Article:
Now what's all the fuss about this mixolydian scale? One extra scale, a couple of extra notes, no big deal, right?
Well, yes and no. If you use this scale on the I chord, you'll
sound just fine.
If you use it on the other chords and stick to that mixolydian scale, you'll be hitting a homerun from the bull pen. You'll think you did great, your fellow players will frown, the audience will think you've gone berserk.
And the coach? He'll be serving you a pink slip after the game.
You have got to move with the chords.
The big difference between playing a regular blues scale through a blues chord progression and using a mixolydian scale is that you can't stick to one scale. Once you've moved to the IV and the V chord, you've gotta change to those specific mixolydian scales!
So in a G7 blues with C7 and D7 you play:
G mixolydian on G7
C mixolydian on C7
D mixolydian on D7
These scales look a lot alike:
Or written differently
As you can see, the third of the G scale is the only note
that needs to be lowered to a Bb to get a C mixolydian scale.
Move the F up one fret to an F# to get a D mixolydian scale.
When you move from a V to a IV chord, things gets a bit more complex with two notes that change; in this case the B becomes a Bb and the F# an F.
We'll call this the inner logic of the mixolydian scales.
The third of the I chord wants to 'resolve' to the flat seventh of the IV chord. And the flat seventh of the I chord wants to resolve to the third of the IV chord. The same also works in a V to I chord progression.
We can make use of this inner logic in soloing and in playing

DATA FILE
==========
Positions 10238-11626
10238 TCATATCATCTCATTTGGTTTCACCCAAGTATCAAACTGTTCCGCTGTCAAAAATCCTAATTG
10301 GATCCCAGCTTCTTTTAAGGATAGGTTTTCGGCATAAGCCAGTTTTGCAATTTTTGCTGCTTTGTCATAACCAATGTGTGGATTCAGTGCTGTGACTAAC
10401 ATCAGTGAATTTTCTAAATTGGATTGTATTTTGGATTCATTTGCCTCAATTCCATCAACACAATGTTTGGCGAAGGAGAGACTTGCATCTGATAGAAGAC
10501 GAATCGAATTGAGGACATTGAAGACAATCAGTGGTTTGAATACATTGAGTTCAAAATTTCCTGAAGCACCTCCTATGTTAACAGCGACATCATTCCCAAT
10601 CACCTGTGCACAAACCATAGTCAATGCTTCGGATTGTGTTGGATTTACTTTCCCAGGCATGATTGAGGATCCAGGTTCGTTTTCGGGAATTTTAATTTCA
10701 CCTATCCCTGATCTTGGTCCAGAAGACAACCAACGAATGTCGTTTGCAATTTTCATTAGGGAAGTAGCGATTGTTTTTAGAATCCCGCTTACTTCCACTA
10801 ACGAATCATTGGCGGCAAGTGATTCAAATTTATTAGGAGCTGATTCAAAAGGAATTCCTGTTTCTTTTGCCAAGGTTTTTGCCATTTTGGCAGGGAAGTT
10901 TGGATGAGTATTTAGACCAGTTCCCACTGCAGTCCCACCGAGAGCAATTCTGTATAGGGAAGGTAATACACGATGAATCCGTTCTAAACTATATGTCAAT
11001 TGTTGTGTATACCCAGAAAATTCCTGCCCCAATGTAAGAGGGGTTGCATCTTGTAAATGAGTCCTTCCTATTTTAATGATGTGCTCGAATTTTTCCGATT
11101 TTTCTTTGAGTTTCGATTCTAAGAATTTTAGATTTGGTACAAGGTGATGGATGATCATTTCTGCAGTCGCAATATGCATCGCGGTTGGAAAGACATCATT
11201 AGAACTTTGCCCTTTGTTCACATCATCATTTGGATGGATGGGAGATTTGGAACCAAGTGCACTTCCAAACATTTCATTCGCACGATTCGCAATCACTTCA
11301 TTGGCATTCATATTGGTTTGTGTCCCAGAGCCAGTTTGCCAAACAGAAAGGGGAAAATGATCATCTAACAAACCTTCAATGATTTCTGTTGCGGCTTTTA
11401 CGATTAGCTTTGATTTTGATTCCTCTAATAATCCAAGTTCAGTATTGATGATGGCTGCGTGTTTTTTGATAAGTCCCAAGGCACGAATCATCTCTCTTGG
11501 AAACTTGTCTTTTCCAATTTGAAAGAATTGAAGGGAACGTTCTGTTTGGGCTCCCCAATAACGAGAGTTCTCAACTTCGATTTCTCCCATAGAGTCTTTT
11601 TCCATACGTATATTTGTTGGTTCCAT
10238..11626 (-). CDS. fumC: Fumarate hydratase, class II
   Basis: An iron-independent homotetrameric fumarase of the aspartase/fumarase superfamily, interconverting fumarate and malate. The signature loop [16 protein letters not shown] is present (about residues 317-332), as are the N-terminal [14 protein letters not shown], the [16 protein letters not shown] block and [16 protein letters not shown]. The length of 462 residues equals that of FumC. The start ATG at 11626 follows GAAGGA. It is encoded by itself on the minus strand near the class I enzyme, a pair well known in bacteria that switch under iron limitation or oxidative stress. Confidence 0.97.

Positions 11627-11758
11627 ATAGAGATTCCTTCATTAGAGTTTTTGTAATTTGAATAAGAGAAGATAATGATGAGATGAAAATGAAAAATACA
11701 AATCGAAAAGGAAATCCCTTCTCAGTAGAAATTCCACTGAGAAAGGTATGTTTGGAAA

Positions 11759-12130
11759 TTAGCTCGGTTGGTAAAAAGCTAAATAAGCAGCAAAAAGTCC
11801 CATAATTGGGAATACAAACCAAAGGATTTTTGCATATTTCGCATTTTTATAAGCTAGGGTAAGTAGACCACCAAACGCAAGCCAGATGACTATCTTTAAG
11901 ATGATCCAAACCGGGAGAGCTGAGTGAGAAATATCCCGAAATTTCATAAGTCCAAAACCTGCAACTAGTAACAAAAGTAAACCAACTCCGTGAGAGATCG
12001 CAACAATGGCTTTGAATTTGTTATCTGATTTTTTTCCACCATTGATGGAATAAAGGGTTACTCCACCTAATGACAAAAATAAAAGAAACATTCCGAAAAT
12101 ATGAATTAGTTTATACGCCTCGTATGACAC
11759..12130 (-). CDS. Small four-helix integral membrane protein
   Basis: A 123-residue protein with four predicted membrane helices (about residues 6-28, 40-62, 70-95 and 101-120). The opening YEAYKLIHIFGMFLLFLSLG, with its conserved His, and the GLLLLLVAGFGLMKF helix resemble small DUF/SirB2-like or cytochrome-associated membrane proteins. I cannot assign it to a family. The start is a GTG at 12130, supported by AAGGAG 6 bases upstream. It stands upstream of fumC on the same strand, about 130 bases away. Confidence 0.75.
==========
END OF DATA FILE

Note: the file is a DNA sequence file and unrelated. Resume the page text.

Because the differences in the scales is so small, you often only have to move a pattern one fret down or up to get the corresponding pattern on another chord.
Change only one note to play the same riff over the IV chord.
In some cases, play exactly the same riff over I, IV and V; use only notes that those three scales have in common.
Note: other chords
Inner logic also works with minor chords. Every time you play a I - IV chord progression (or a V -I), you can use this theory. In some cases, the third doesn't have to resolve at all, because it's already part of the chord you're resolving to.
If you're playing Am7 to D7 in a minor blues, the third of the Am7 is a C, which is also the flat seventh of the D7 chord.
Note: more inner logic
This theory also works with the fifth and the ninth of a chord in these progressions.
The fifth of the I chord will want to resolve to the ninth of the IV chord and the ninth will want to resolve to the fifth. And again, sometimes they are the same.Mark the tonic
To be able to do this quickly, you've first got to find the
tonic of each chord.
In most blues progressions there are three chords.
In your 1st Blues Position this is where the tonics are:
TAB 1st Blues Position
As an exercise, you could play along with any three chord blues and try to only play the tonics. Be sure to play them on the right chords; play the tonic of I when you're on the I chord, tonic of IV when you're on the IV and tonic of V when you're on the V.All the solos in this book refer to a certain blues position.
In each of those positions, you can find at least one tonic
for every chord.
Based on that tonic, you're going to learn solos to get familiar with playing mixolydian riffs within those positions.
After you can wail in those blues boxes, we'll play solos that move from box to box. Always keep your eye on where the tonic of the chord you're soloing on is. And move with the chords.
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